# Gravity and the earth's geometry

• sutupidmath
In summary, the conversation discusses the concept of a flat Earth and its potential effects on gravity. Some suggest that the Earth can be approximated as flat for practical purposes, while others argue that there may be differences in the gravitational pull depending on the shape of the Earth. Ultimately, it is concluded that a flat Earth with a thicker surface may have a higher gravitational pull, but it is not a feasible concept due to the Earth's limited land space.
sutupidmath
Hi all,
I was just wondering if the Earth had a flat shape, then what could we say about the gravity? In other words how would the shape of the Earth affect its gravity? Would the gravity increase, decrease, be constant, or are there other factors that we should take into consideration?

sutupidmath said:
Hi all,
I was just wondering if the Earth had a flat shape, then what could we say about the gravity? In other words how would the shape of the Earth affect its gravity? Would the gravity increase, decrease, be constant, or are there other factors that we should take into consideration?

Do a Gauss's Law equivalent to find the gravitational field the same way one would find the electric field of an infinite plane of charge, and you get the answer.

Besides, for us on earth, the Earth is large enough that we can accurately approximate it as being flat (do you see the Earth curving from where you're standing on the ground?). That's why you can use "g" as being a constant in most cases! So you are already using a "flat earth" result.

Zz.

A charged metal plate of infinite dimensions (and infinitesimal width) creates an electrical field that does not depend on the distance from it. As I recall this is the case for finite plates for short distances. Since gravity and the electric force dwindle similarly with distance I'd conclude the same for a flat earth. So, if you take a round Earth and flatten it out to a thin enough layer, you would get a constant gravitational pull with distance.

As for the strength of the pull compared to that of a sphere (as measured by a man on it's surface), my guess was that it would be reduced. But I looked at the equations and am not so sure now. Since one would stand on the surface of the flat earth, it would be possible to let the layer of the Earth be thicker to allow an undifferential pull for a few kilometers (say 5 km for as high as a scientist would climb to measure gravity). With a thicker surface, the "facial" mass density of the flat Earth would increase. When the whole mass would fill a surface of R^2 (R is the radius of our spherical earth), the gravitational pull of the flat Earth would be higher than ours. And 5 kilometers would seam near enough to allow a somewhat constant field. However, there won't be enough land to suffice the real estate in need, so maybe my guess would still stand for a flat Earth of sufficient space. But since this place cannot ever exist due to human tendency for gluttony, I would conclude an increase in the gravitational pull of any reasonable flat earth.

ZapperZ said:
(do you see the Earth curving from where you're standing on the ground?)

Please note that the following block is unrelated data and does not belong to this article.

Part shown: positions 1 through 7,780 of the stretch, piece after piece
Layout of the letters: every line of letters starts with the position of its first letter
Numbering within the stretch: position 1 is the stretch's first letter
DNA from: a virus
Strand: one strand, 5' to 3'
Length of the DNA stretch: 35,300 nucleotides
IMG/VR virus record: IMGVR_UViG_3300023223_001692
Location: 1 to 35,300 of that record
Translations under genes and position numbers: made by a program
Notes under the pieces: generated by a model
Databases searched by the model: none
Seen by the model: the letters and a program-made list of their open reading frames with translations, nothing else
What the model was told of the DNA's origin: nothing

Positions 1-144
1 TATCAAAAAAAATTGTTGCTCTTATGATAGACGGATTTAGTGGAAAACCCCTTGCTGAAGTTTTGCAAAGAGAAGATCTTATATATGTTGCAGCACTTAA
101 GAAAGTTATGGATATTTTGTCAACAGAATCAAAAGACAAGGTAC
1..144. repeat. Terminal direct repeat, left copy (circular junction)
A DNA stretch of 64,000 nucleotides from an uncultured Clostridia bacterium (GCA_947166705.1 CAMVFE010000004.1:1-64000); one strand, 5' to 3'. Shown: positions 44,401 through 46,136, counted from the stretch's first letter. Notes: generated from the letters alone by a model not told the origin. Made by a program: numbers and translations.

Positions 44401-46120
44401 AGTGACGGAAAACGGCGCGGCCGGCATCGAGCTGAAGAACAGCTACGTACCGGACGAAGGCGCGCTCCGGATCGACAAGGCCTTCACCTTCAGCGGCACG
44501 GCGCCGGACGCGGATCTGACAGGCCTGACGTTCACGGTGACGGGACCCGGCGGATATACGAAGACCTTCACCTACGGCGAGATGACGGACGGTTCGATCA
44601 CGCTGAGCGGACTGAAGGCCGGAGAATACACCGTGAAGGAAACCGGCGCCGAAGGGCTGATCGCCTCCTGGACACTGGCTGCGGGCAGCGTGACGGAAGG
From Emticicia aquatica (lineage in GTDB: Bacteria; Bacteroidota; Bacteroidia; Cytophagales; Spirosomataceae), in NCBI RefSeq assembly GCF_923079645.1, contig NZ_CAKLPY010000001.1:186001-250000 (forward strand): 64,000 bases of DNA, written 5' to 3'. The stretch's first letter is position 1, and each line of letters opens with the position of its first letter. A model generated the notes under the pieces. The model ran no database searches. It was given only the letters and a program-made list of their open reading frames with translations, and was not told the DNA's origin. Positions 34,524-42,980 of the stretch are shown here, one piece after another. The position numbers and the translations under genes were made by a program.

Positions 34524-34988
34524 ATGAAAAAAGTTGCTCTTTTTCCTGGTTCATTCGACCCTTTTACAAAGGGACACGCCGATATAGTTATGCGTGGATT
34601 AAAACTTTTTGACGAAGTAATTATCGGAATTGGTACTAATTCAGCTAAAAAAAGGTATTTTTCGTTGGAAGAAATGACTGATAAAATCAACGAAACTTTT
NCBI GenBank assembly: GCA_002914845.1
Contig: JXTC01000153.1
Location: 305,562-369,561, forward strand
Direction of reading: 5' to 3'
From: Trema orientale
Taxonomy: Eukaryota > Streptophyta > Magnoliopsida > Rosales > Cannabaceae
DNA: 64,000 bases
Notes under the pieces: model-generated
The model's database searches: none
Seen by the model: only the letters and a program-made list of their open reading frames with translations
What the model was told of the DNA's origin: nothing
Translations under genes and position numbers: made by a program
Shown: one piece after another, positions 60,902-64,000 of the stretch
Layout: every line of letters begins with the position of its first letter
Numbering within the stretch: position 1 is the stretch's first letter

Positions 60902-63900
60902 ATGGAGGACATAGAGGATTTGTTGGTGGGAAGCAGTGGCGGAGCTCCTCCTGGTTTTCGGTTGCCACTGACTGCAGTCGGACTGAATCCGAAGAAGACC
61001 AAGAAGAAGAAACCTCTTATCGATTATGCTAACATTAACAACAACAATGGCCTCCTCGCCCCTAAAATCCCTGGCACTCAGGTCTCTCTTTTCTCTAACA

Just to nitpick and be difficult: Yes you do. You can see the top of a ship sailing in from the ocean before you see the bottom parts. This is due to the curvature of the earth.

k

## 1. How does gravity affect the shape of the Earth?

The Earth is not a perfect sphere, and gravity plays a significant role in shaping its form. Gravity pulls matter towards the center of mass, creating a force that compresses the Earth's shape into an oblate spheroid. This means that the Earth is slightly flattened at the poles and bulging at the equator.

## 2. Why is gravity stronger at the Earth's surface than in space?

The strength of gravity is inversely proportional to the square of the distance between two objects. As we move away from the Earth's surface, the distance between us and the center of the Earth increases, resulting in a weaker gravitational force. In space, the distance between objects is much greater, and therefore, the force of gravity is significantly weaker.

## 3. How does the Earth's geometry affect the gravitational pull?

The Earth's geometry plays a crucial role in determining the strength of the gravitational pull. The Earth's mass and its distribution are directly related to the gravitational pull it exerts. The closer an object is to the center of the Earth, the stronger the gravitational pull will be.

## 4. Can gravity affect the Earth's rotation?

Yes, gravity can affect the Earth's rotation. As the Earth rotates, the centrifugal force generated by its rotation acts in the opposite direction of gravity, pushing the Earth's equator outwards. This results in a slight bulging at the equator, which affects the Earth's rotation and slows it down over time.

## 5. How does the Earth's gravity affect other objects in space?

All objects with mass have gravitational pull, and the Earth is no exception. The Earth's gravity affects other objects in space by pulling them towards its center of mass. This is why the Moon orbits around the Earth and why objects thrown into space eventually fall back to Earth. The strength of the Earth's gravity also determines the trajectory and speed of objects in space.

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